It is very important that young people become aware of the thought processes/ justifications/excuses going on in their heads that has allowed the behaviour to happen. It is possible that these thoughts will re-emerge. If the young person has no insight and has not learned to counter these thoughts with other healthier ones the behaviours will be more likely to happen again.

This exercise helps you to examine the reasoning or excuses that the young person has used. It prepares the young person for future exercises where you are helping them think about risk and risk management.

Use the diagram below to explain that behaviours don’t just happen from nowhere. Explain that the figure at the bottom is the young person. The arrow is them wanting to do the behaviours. The walls represent the barriers the young person has had to overcome to get to their victim.

There are three walls. The first is the Internal Barrier Wall. We call this the “Wall in their Head”. The next is the external barrier wall and this is called “the Wall Around Me” and the third is their victim’s barrier wall and is called “My Victim’s Wall”.

The most important wall for now is the first one.

“THE WALL IN MY HEAD”

Draw bricks in this wall and ask the young person to fill these in with statements that might have stopped him doing the behaviour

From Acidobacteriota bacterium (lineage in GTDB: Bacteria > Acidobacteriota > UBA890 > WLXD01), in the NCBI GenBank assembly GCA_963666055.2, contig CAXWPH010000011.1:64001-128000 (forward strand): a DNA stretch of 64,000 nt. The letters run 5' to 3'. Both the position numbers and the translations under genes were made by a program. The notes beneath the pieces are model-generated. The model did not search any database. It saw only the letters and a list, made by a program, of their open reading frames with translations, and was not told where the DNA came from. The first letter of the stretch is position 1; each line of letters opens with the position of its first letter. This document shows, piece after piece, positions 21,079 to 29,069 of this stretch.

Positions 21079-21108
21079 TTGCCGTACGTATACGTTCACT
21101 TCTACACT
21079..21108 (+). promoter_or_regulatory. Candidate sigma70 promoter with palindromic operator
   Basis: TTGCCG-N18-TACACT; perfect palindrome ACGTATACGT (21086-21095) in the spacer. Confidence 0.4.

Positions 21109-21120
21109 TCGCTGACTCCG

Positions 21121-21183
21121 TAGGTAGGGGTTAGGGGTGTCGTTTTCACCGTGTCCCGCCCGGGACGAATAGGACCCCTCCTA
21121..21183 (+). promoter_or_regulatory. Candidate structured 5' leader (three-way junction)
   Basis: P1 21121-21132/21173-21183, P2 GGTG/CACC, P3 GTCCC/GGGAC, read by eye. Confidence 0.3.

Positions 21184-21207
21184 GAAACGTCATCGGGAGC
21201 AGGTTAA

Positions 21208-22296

e.g. knowing its wrong, fear of getting caught, people might not like me, I might get called a beast

Then explore with the young person how he managed to knock out the wall by knocking out the bricks.

This encourages the young person to tell you the internal battles that have sometimes been going on inside his head. Some young people say things like:

  • I told myself I’d not get caught
  • I’ll just do it once
  • They will like it
  • It won’t hurt
  • So what no-one cares about me anyway
  • It happened to me

This exercise can be very difficult for young people. However it is important to do it as it helps them break down their behaviours into parts that they can then understand and learn how to manage.

Check out with them if they are still struggling with these thoughts. Remember to think about their ongoing risk and the importance of sharing information and ensuring that they receive the right kind of support between sessions.

Output:

The young person begins to see how their habitual thinking gets them into trouble.

Recap:

Ask the young person to summarise what they have learned in this session. If they have forgotten significant parts, remind them.

Exercise 6

Purpose: To explore the level of responsibility the young person is able or willing to take for their behaviours.

First recap from last session

Material: Responsibility Questionnaire

Process:

By helping young people take responsibility for past behaviours you can then discuss their behaviours in a meaningful way with them. This is essential to help them:

  • To explore and challenge their attitudes
  • Develop insight into the processes involved in their behaviour
  • Understand the needs being met by the behaviour
  • Develop insight into the impact their behaviour has had on others